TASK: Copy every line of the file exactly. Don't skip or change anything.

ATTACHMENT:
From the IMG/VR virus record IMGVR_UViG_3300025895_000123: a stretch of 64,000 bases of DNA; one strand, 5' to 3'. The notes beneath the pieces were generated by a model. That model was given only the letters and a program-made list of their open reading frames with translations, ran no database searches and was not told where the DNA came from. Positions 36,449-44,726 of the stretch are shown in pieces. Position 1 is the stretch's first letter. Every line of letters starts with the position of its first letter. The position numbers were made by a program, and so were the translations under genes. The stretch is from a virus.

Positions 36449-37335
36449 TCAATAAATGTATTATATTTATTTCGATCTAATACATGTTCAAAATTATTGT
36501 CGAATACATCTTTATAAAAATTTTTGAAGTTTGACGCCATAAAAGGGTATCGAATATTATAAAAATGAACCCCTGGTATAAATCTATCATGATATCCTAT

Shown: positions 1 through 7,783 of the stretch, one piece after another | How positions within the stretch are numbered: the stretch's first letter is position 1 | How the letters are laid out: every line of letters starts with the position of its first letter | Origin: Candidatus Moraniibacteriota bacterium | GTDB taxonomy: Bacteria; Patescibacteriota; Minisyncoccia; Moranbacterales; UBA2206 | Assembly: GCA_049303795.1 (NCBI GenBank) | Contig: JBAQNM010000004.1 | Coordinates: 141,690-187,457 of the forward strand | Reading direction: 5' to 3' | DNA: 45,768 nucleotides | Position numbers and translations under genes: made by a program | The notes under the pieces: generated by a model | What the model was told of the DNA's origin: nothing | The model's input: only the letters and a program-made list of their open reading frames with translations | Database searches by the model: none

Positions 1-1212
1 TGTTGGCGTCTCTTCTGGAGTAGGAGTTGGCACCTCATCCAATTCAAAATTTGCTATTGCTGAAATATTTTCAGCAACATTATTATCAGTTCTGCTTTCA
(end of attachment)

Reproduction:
From the IMG/VR virus record IMGVR_UViG_3300025895_000123: a stretch of 64,000 bases of DNA; one strand, 5' to 3'. The notes beneath the pieces were generated by a model. That model was given only the letters and a program-made list of their open reading frames with translations, ran no database searches and was not told where the DNA came from. Positions 36,449-44,726 of the stretch are shown in pieces. Position 1 is the stretch's first letter. Every line of letters starts with the position of its first letter. The position numbers were made by a program, and so were the translations under genes. The stretch is from a virus.

Positions 36449-37335
36449 TCAATAAATGTATTATATTTATTTCGATCTAATACATGTTCAAAATTATTGT
36501 CGAATACATCTTTATAAAAATTTTTGAAGTTTGACGCCATAAAAGGGTATCGAATATTATAAAAATGAACCCCTGGTATAAATCTATCATGATATCCTAT

Shown: positions 1 through 7,783 of the stretch, one piece after another | How positions within the stretch are numbered: the stretch's first letter is position 1 | How the letters are laid out: every line of letters starts with the position of its first letter | Origin: Candidatus Moraniibacteriota bacterium | GTDB taxonomy: Bacteria; Patescibacteriota; Minisyncoccia; Moranbacterales; UBA2206 | Assembly: GCA_049303795.1 (NCBI GenBank) | Contig: JBAQNM010000004.1 | Coordinates: 141,690-187,457 of the forward strand | Reading direction: 5' to 3' | DNA: 45,768 nucleotides | Position numbers and translations under genes: made by a program | The notes under the pieces: generated by a model | What the model was told of the DNA's origin: nothing | The model's input: only the letters and a program-made list of their open reading frames with translations | Database searches by the model: none

Positions 1-1212
1 TGTTGGCGTCTCTTCTGGAGTAGGAGTTGGCACCTCATCCAATTCAAAATTTGCTATTGCTGAAATATTTTCAGCAACATTATTATCAGTTCTGCTTTCA